Mountain Classroom: Thriving on Solos

Posted by Mountain Classroom

02/14/2016

 Proctor Academy's Mountain Classroom arrived in Southern Arizona last Thursday for solos at the Cascabel Conservation Association. On Friday, we organized our solo gear, helped the community dig holes and plant trees at their orchard site, and then transitioned to the trailhead where we would next hike to our solo sites. On Saturday morning, students walked out to their solo sites after a sage ceremony. They made their homes in the desert with the company of the sun, saguaros, and provisions of their choosing. On Tuesday afternoon we came back together as a community, shared stories, and feasted. On Wednesday we drove farther south in Arizona to spend time at the Tohono O'odham Reservation (read about this adventure in our next blog)!

Proctor Academy Mountain Classroom

Below, students reflect on the power of their solo: 


Proctor Academy Mountain Classroom

Max B. ‘16: “Every morning I would wake up and remember all the dreams I had so vividly. Being free from distractions allowed me to experience just how much dreaming I get done every night.”

Proctor Academy Mountain Classroom

Lilah ‘17: “By the end of the first day sitting there in the quiet I was able to distinguish between different insects because of their sounds. Without even specifically paying attention to the bugs I was able to tell what was around me just by listening.”

Proctor Academy Mountain Classroom

Avery ‘17: “On the second night I realized that I was not able to distinguish between talking and thinking. I was looking up at the stars and I started telling them stories. I went through our daily activities since Mountain Classroom started and I was singing to them in Spanish. My eyes started getting heavy with sleep and I realized that the stars and constellations had shifted in the sky almost 30 degrees. Up until that point, I hadn’t realized that I was watching the night sky move.”

Proctor Academy Mountain Classroom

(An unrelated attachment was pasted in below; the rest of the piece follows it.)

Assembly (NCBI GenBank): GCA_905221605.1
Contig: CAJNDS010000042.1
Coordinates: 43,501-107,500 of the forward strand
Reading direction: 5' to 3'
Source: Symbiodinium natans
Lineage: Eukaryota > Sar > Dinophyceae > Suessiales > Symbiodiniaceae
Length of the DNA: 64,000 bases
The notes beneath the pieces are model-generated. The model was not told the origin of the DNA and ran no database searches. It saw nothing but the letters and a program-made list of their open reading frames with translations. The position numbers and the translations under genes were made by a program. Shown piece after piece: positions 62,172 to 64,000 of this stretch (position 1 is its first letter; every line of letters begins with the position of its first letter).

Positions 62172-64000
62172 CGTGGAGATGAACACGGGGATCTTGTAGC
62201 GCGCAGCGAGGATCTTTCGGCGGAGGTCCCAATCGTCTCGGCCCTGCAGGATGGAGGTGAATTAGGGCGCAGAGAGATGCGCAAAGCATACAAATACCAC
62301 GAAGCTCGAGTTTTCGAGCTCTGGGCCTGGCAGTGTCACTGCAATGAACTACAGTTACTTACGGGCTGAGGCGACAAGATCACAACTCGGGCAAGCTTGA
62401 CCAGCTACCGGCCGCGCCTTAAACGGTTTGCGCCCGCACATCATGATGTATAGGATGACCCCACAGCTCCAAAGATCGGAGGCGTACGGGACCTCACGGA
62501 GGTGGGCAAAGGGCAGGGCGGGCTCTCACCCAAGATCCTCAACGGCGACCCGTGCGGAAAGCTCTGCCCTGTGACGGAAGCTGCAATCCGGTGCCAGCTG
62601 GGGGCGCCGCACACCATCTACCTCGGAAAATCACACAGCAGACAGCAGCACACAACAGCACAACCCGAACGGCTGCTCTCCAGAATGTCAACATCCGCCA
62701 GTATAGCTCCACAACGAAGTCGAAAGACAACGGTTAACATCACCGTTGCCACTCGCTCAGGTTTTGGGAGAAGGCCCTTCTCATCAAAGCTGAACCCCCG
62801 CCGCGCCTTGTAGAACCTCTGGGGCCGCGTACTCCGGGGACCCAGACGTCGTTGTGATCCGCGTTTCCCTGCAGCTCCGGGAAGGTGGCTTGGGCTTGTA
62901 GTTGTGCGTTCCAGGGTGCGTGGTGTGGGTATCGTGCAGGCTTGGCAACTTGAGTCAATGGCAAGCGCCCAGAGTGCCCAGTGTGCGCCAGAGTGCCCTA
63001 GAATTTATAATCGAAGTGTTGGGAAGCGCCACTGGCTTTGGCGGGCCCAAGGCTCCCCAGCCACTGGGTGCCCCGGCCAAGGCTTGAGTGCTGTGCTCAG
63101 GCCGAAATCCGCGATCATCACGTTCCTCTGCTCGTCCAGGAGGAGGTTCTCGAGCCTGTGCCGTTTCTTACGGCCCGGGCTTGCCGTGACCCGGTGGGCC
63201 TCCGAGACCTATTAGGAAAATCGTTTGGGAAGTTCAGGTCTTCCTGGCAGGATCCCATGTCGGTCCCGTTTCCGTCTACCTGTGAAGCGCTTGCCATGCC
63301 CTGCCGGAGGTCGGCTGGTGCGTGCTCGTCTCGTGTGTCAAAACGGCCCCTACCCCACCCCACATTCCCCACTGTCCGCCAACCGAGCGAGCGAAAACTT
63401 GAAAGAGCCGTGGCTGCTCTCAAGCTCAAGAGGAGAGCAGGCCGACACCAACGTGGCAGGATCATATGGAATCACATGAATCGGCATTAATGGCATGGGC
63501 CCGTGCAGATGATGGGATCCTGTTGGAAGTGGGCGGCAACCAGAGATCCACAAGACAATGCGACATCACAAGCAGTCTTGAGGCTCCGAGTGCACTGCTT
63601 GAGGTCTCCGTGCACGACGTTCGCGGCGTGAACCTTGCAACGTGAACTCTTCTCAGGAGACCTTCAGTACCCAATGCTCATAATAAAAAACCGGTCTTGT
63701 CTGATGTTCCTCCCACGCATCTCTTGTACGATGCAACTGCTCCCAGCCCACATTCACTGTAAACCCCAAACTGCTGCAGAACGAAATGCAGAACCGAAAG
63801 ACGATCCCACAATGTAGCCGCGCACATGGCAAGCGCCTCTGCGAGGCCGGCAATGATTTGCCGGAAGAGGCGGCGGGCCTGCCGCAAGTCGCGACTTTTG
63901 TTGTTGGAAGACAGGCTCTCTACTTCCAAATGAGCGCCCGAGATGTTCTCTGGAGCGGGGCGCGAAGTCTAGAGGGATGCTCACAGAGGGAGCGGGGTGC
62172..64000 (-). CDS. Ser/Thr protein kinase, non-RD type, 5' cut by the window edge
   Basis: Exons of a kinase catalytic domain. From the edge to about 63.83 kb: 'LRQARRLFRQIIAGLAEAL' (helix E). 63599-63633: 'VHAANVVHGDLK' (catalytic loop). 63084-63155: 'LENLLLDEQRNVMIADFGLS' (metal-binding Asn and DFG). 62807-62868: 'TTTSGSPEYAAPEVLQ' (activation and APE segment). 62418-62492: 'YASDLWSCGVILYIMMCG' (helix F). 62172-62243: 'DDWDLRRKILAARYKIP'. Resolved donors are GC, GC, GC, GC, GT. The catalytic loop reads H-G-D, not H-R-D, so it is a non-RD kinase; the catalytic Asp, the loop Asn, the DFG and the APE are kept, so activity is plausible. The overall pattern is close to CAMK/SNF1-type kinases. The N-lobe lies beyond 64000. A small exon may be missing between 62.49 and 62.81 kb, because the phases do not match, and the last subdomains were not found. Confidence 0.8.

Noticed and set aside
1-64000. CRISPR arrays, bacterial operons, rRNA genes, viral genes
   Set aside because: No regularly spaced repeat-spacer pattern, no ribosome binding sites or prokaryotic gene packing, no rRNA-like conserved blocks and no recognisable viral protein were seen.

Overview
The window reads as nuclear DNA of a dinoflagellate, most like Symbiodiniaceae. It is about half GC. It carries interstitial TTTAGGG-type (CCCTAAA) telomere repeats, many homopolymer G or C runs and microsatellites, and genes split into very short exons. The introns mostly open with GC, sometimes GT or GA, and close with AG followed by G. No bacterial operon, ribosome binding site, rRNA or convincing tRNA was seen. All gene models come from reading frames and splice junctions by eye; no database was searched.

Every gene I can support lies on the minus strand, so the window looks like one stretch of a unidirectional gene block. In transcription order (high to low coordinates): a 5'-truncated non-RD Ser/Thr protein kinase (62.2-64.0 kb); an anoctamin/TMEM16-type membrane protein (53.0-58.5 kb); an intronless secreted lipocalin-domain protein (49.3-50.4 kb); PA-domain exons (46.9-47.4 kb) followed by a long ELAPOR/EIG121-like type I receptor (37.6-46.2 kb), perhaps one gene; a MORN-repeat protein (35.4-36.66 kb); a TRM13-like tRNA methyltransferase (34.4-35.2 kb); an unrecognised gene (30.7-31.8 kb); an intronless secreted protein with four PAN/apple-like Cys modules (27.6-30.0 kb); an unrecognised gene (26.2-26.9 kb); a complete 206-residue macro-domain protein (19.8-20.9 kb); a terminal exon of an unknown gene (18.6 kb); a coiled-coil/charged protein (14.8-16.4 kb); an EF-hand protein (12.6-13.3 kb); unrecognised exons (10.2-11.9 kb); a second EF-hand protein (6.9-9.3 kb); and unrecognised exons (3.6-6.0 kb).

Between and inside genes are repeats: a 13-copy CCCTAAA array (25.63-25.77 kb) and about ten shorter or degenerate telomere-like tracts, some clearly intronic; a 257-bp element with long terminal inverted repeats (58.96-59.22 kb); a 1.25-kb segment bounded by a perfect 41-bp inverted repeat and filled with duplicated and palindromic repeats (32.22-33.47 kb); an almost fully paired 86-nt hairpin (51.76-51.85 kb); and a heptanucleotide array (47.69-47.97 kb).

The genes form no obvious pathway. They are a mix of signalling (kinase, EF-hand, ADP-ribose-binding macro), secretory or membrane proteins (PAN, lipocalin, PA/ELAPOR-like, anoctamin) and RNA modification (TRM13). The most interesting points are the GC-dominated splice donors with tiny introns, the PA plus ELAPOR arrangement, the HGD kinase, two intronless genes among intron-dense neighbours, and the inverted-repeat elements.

Cole ‘17: “I was looking up at the stars and one looked a different color. Every time I focused on the star it would move higher in the sky and I would look away. No matter what I did I could not keep from looking back at the star. I decided that I was either going insane or there were aliens making me want to check them out.”

Proctor Academy Mountain Classroom

Liza ‘17: “This morning the first thing I did was take down my tarp. I got to eat breakfast while sitting in my sleeping bag and experience the sun slowly expand to cover my campsite. It was the most calming moment on my solo. It felt like I was in my bed while nature was waking up. I have never thought that beds and nature have gone together, so it was a really nice experience.”

Proctor Academy Mountain Classroom

Max P. ‘16: “My mind was racing on the second night and I realized it is good to have all different emotions, even bad ones. This is because there is so much to learn from how I feel and it can really help me expand my mindset and explore how I want to approach challenges.”

Proctor Academy Mountain Classroom

Kelby ‘16: “I spent most of my time reading. As things got later and later and darker and darker I could no longer read because I did not have my headlamp. On the last night I remembered that my watch has a backlighting function, which I used for an hour of reading until my finger tired of pressing the button.”

Proctor Academy Mountain Classroom

Meredith ‘17: “I remembered how much I miss my home, my family, and my dog. This whole experience made me appreciate my family and when I get home I am going to start a garden and spend a lot of time with my family because I miss them.”

Proctor Academy Mountain Classroom

Lucien Wiener ‘17: “I now know that the best way for me recharge my batteries is to take a few days in the woods by myself.“ 

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